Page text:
More Can Be Learned and Done About the Well-Being of Children
MWD-76-23: Published: Apr 9, 1976. Publicly Released: Apr 9, 1976.
- Full Report:
Public concern and congressional interest prompted GAO to review the federal child welfare services programs conducted by the Social Rehabilitation Service of the Department of Health, Education, and Welfare (HEW). States presently receive federal funds to establish, strengthen, and extend child welfare services. In addition, the Aid to Families with Dependent Children program (AFDC) provides services to children deprived by neglect, desertion, and the death or unemployment of a parent. Since 1958, child welfare services have been affected by changes in the federal law. Services to predominantly rural areas have been eliminated. Research on child welfare has been conducted, and a date when states must meet improved child welfare services was established.
No means were found by GAO to assess the extent of change in and the adequacy of a child's situation under the child welfare program. A review of 724 case files showed that several obstacles hindered the accomplishments of the child welfare agencies. Caregivers were either unaware or avoided services provided by welfare agencies. Complex decisions affecting a child's welfare were often made by caseworkers without a specialist's assistance. Problem adolescents often did not receive the required care because suitable facilities were lacking. At the federal level, HEW had not evaluated the well-being of children adequately and was not informing the states of the results of child care research and development projects.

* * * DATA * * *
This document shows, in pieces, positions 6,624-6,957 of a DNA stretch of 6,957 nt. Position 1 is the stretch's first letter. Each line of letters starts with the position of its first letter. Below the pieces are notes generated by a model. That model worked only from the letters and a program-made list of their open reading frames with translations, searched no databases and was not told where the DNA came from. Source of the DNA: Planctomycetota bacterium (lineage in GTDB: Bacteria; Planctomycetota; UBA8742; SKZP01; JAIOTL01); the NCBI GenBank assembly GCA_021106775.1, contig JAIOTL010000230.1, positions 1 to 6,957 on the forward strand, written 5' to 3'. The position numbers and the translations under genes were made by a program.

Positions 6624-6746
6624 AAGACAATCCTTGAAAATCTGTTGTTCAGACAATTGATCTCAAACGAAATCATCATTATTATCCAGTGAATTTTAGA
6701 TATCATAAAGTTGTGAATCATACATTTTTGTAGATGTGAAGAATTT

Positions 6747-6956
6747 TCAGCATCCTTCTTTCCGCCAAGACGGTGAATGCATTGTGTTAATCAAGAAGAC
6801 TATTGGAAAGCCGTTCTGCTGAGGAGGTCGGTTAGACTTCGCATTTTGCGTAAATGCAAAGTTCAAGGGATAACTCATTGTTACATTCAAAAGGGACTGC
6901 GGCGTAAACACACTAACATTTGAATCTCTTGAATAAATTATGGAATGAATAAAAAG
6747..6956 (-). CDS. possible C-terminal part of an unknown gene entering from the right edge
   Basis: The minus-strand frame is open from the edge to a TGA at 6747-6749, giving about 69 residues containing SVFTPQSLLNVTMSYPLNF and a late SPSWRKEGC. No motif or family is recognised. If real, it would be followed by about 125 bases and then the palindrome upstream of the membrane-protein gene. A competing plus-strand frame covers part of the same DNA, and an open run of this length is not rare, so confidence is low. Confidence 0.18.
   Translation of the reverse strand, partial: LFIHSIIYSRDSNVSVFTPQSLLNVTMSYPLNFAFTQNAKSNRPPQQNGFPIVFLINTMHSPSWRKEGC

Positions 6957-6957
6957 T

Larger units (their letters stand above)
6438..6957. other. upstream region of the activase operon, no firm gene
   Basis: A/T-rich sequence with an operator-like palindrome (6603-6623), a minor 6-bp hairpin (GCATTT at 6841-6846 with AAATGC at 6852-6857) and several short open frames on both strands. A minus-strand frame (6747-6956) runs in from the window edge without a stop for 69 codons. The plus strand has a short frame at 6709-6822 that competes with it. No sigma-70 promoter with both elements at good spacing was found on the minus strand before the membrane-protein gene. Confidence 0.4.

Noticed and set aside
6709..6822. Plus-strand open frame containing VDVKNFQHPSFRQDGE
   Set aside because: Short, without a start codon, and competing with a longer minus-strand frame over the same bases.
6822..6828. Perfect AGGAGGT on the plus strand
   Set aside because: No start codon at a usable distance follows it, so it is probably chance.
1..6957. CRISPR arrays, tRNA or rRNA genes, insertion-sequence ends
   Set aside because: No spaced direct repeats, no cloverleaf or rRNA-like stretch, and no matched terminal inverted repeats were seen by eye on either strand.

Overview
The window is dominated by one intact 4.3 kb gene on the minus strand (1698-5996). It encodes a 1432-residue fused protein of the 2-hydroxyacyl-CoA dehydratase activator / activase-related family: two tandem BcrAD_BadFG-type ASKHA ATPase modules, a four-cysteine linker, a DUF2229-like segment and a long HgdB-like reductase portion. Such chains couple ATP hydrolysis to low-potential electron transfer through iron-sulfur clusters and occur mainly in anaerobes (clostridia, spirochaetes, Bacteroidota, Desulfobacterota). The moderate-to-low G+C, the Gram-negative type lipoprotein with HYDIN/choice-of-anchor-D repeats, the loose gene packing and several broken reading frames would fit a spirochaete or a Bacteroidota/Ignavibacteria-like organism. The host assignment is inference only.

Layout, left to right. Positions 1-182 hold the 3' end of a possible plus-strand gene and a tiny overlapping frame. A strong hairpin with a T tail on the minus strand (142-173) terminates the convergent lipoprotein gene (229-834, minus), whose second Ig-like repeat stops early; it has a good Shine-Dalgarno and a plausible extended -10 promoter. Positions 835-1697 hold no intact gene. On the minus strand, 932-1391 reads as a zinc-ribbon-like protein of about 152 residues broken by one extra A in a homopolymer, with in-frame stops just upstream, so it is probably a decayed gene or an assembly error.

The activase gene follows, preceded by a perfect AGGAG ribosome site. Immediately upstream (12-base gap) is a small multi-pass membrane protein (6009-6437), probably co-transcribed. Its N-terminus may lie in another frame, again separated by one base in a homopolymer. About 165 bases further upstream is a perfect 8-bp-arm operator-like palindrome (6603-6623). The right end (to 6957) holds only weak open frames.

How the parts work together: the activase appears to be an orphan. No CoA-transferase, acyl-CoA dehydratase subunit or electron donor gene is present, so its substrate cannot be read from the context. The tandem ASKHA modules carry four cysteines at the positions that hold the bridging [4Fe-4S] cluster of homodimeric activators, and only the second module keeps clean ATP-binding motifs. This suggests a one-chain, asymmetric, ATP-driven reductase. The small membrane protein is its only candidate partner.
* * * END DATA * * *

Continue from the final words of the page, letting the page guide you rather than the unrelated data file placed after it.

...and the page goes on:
Recommendation for Executive Action
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Recommendation: To strengthen the child welfare program, a system must be developed for evaluating the well-being of children and how they are affected by federal programs. An information system for recording and reporting the major obstacles to child welfare across the country would help focus research projects on major problems. The knowledge gained from the research should then be disseminated among state and local welfare agencies. Congress might consider requiring HEW to submit biennial reports on the well being of America's children. The reports should include the impact of federally supported programs and recommend any needed changes.